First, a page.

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afford to pye any coat at all. I kiff you tree shillings for te plack coat. Nonsense, ket away, I vant to talk to diss laty bout the kishen stuff: vell, vell, I kiff you fife, but den you mosse kiff me that shoe, that handkerchief, dat stocking. Ah, dat is for pretty girl, good morning my lofe, I fish you great luck vid de kishen stote. So I trick all de fat again and again, Till by dat time I come to Rosemary-Lane, Like a snow-ball, still bigger and bigger I crows, While loudly I cry, shoes, hats, and old cloaths.

So I tink no sin

To take 'em in;
Shoe, stocking, every ting make my own,

As I trick de fat,

One, two, three hat,
I look like the pope with my triple crown.

Spoken.] Ah Monsieur le Valet! vat you got tiss morning! Ah, vat de breeches, de small cloaths, de inexpressible ? Ah, tis de breeches de fine dashing fellow stare de laty de face, knock down de 'fatchmen, get his nose pull a little some time, ferry bad stain in the front; ah nothing coot put de pocket; ferry coot pocket, coot as new. Never ket no money to put in um, and so never fare um ore. Stay, let me look de faiscoat. Vat it tiss? oh, it is de tayler bill; damme so long my arm; tiss is te fay: te youn chentlemen alfay sell his cloaths afore he pay for um. Vel, I give you tree sixpence. Oh, Moses, you must stand my friend, i fant a guinea. A kinny! yes, I got my master fatch, I take to te fatch-maker, I kiff you for little pawn, I kot an appointment this evening; tam fine girl, Moses. Fell, fell, I take de fatch. Dam fool! vortey, fifty pone, I ket all his kuts out before he come home again; but, pon my soul you ferry great rogue, pawn your master fatch! you must not keep company with man of my character. So I tricks all de flats again, and again, Till, by dat time I kets to Rosemary-Lane,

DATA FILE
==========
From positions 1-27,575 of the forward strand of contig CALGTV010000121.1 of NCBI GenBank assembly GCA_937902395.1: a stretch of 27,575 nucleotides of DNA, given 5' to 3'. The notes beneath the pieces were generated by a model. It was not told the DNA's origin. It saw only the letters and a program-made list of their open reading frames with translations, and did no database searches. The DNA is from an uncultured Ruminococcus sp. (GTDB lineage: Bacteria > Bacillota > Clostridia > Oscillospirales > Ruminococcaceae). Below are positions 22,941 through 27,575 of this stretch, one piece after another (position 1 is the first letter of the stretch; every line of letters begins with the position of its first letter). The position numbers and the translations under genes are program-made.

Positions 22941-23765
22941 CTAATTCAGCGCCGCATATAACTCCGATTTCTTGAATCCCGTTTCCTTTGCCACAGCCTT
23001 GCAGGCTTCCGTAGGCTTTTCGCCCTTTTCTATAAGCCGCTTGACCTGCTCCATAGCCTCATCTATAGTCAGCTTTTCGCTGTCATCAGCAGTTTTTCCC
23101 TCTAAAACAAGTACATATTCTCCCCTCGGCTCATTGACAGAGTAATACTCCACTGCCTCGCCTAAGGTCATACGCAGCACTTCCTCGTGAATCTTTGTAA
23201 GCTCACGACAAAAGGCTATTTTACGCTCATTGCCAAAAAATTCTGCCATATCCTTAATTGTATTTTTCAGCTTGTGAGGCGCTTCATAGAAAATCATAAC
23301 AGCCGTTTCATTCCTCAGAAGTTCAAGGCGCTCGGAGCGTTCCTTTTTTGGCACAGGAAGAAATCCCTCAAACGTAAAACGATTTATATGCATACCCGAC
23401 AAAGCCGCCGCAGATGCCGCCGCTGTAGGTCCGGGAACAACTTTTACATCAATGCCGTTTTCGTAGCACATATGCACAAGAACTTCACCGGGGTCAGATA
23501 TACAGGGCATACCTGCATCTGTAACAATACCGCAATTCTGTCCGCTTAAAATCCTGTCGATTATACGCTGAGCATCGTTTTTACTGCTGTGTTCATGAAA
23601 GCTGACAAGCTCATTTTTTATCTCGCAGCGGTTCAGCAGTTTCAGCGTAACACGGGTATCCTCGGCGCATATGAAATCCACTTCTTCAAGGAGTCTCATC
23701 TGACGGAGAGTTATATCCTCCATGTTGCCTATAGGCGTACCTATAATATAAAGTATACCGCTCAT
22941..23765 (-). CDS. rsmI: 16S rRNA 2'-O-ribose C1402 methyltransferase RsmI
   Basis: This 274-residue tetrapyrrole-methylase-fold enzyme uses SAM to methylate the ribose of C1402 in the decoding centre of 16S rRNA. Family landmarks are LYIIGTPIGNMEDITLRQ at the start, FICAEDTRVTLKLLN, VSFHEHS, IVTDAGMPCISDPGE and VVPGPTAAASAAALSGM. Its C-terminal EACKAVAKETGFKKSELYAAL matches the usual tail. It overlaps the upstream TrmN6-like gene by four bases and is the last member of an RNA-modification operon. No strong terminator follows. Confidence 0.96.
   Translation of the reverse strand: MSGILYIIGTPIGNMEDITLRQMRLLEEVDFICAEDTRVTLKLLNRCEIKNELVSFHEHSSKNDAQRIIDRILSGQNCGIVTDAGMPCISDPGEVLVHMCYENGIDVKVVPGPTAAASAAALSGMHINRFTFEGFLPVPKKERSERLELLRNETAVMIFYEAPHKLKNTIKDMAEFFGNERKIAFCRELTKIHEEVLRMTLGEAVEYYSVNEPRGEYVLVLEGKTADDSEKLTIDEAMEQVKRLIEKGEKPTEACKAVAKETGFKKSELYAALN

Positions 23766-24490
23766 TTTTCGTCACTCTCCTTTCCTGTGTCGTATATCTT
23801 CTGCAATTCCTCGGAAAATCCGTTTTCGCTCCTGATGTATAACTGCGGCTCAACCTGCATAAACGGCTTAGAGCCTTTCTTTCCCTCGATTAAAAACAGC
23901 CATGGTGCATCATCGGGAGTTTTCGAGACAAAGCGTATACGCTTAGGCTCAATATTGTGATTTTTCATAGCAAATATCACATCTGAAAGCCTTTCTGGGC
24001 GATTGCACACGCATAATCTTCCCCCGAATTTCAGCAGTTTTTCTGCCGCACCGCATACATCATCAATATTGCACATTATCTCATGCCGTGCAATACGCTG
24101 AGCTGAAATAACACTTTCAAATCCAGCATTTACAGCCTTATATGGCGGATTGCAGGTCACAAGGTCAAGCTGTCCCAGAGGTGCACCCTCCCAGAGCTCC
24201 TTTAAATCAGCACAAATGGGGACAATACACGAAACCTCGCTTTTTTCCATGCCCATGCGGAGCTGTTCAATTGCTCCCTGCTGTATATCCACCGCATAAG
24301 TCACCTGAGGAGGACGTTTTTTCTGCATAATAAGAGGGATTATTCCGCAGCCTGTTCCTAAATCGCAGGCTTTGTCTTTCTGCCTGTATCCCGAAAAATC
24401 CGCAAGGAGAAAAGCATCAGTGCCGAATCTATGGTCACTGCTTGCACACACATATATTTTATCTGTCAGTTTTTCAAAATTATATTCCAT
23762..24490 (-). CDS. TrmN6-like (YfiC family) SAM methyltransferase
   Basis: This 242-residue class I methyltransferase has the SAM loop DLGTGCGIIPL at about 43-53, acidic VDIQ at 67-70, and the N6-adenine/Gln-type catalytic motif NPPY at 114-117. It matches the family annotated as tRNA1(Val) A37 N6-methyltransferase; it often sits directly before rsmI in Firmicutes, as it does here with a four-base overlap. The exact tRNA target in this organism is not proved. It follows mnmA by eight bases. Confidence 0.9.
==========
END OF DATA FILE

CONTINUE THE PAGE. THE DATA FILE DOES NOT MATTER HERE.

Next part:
Like a snow-ball, still bigger and bigger I crows, As loudly I cries, shoes, hats, and old cloaths.

For de last ting of all

On the dasher I call.
Dat take genteel airing on the highway,

He take in a fright,

I soon set him right,
So of de business secretly we talk afay.

Spoken.] Fell, you kot goot booty ? O fine booty Ah vat is tiss? Áh, fill you have a sup, Moses ? 'I rop an old maid. I ax her for te watch, she kif me te pocket pistol; tam good brandy, Moses, haf a sup? Ahan is tiss all? All? Oh no, I make mistake, and ko into nudder chentilman hose stid my own; make free with a few spoon, waiter, candlestick, all tiss. is ferry cuot; te silvers he fill melt done, make into ferry fine vite soup. Vat you ax for altogether? fife kinny, Moses, fife kinny! I kiff dirty shilling. Tam your dirty shilling, I font have it. Ferry fell, ferry fell, stay, be sone fone out; ket hang. Oh te tam shew dog, he fill peach. Vat you say dare, I say, Moses? I belief you niosse have it, tam shoe villain. Ah, dat is right, go on

and prosper.

So I tricks all de flats, again and again,
Till by dat time I kits to Rosemary Lane,
Like a snow-ball still bigger and bigger I crows,
As loudly I cries, shoes, hats, and old cloaths.


ALBION, THE PRIDE OF THE SEA. MY boys, would you know how our ship got her

name, You speedily shall know that from me, When ready to launch, she was christen’d by

The Albion...the Pride of the Sea,

All her crew lads of mettle,
'Midst the cannon's loud rattle,